Abdelhakim Dekhar, 48, was arrested Wednesday after a major manhunt following a shooting at the left-wing newspaper Liberation that left a photographer's assistant seriously hurt, and a separate incident where shots were fired at the headquarters of the Societe Generale bank.
On Sunday, a day after being charged with attempted murder, Dekhar stopped taking on food as he began a hunger strike, sources told French media. He is however taking on water, but has so far refused to speak to police or offer any explanation for his acts.
On Saturday he was charged by police and remanded in custody.
"His guilt… must be proven," his lawyer Remi Lorrain told AFP in a first reaction.
"The police investigation is now over and so are, I hope, the violations of his right to be presumed innocent and statements by people who have nothing to do with the case commenting on my client's suspected motives."
The gathering of evidence would also "help to understand (Dekhar's) personality," he added.
Dekhar had been jailed in the 1990s for his role in a "Bonnie-and-Clyde" style multiple murder and left rambling letters denouncing conspiracies and media manipulation.
On Wednesday, he was found in a vehicle in an underground parking lot in the northwestern Paris suburb of Bois-Colombes, after apparently trying to commit suicide, and was in a semi-conscious state.
His DNA matched samples from the scenes of Monday's attacks, officials said.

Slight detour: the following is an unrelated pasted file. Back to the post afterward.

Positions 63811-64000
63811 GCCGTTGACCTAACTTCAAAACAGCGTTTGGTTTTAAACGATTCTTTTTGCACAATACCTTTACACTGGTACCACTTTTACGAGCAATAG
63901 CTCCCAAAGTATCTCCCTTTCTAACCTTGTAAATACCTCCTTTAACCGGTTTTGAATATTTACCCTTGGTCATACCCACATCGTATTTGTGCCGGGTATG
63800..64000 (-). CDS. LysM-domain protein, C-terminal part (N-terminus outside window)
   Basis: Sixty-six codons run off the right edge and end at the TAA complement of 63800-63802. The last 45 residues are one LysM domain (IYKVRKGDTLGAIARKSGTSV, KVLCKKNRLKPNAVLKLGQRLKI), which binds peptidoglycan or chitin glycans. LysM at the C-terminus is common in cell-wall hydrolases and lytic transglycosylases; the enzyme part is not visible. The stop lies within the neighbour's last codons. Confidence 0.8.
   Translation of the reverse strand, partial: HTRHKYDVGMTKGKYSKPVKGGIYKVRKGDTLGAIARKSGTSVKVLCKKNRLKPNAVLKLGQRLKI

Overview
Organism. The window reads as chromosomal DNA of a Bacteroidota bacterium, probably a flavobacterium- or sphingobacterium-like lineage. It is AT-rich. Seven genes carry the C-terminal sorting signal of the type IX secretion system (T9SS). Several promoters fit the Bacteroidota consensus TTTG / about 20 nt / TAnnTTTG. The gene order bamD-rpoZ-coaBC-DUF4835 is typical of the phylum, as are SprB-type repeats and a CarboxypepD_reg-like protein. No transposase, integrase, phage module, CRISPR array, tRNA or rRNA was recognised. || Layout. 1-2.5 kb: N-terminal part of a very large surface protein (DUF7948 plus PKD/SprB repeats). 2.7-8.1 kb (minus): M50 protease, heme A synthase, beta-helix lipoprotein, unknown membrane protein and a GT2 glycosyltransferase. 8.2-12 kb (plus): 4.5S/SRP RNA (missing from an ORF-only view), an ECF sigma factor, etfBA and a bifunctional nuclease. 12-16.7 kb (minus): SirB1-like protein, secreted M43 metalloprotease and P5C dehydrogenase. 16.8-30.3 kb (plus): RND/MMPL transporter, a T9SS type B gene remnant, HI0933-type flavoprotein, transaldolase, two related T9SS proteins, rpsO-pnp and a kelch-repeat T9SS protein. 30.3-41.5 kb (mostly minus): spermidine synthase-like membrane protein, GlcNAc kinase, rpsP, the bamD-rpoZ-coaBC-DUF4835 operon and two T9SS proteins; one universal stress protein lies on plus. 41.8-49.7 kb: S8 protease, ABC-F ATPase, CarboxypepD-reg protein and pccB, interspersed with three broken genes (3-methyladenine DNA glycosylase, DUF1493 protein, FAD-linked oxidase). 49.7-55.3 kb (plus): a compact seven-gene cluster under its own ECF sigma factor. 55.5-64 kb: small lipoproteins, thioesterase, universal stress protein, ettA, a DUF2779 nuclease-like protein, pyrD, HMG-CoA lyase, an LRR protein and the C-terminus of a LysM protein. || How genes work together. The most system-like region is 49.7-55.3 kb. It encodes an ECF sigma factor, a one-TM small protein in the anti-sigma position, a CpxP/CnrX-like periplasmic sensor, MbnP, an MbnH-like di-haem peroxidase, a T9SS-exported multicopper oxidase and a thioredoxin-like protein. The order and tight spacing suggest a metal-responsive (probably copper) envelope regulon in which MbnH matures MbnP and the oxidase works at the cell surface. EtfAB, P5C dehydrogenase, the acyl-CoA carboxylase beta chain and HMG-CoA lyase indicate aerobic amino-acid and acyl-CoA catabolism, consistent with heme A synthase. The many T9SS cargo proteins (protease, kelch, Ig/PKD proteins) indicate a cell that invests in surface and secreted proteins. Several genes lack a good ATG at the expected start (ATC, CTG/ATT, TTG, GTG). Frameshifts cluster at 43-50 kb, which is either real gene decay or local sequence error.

The undated letters found by investigators after his attacks are incoherent and attempt to explain his actions.
They denounce capitalism and speak of "a plot aimed at the return of fascism in the media, in banks, in the policy on suburbs," Paris prosecutor Frederic Molins said.
The shooter opened fire with a 12-gauge shotgun at Liberation's offices, hitting a 23-year-old photographer's assistant, then fired another blast that hit the roof before leaving within seconds.
He crossed the city to the La Defense business district on its western edge, where he fired several shots outside the main office of the Societe Generale bank, hitting no one.
He hijacked a car and forced the driver to drop him off in the centre of the French capital, before disappearing.
Police say the shooter was the same man who on November 15th stormed into the Paris headquarters of 24-hour television news channel BFMTV, briefly threatening staff with a gun before hurrying out.
Dekhar was convicted in 1998 of buying a gun used in the October 1994 shooting attack by student Florence Rey and her lover Audry Maupin, who moved in left-wing circles.
Three policemen, a taxi driver and Maupin himself were killed in a case that captivated France.
Rey, a middle-class student hitherto unknown to the police, was tried and sentenced to 20 years in jail. She was released in 2009.
Dekhar was acquitted of armed assault but found guilty of procuring the weapon and sentenced to four years. He was released soon afterwards, having already served his time in pre-trial detention.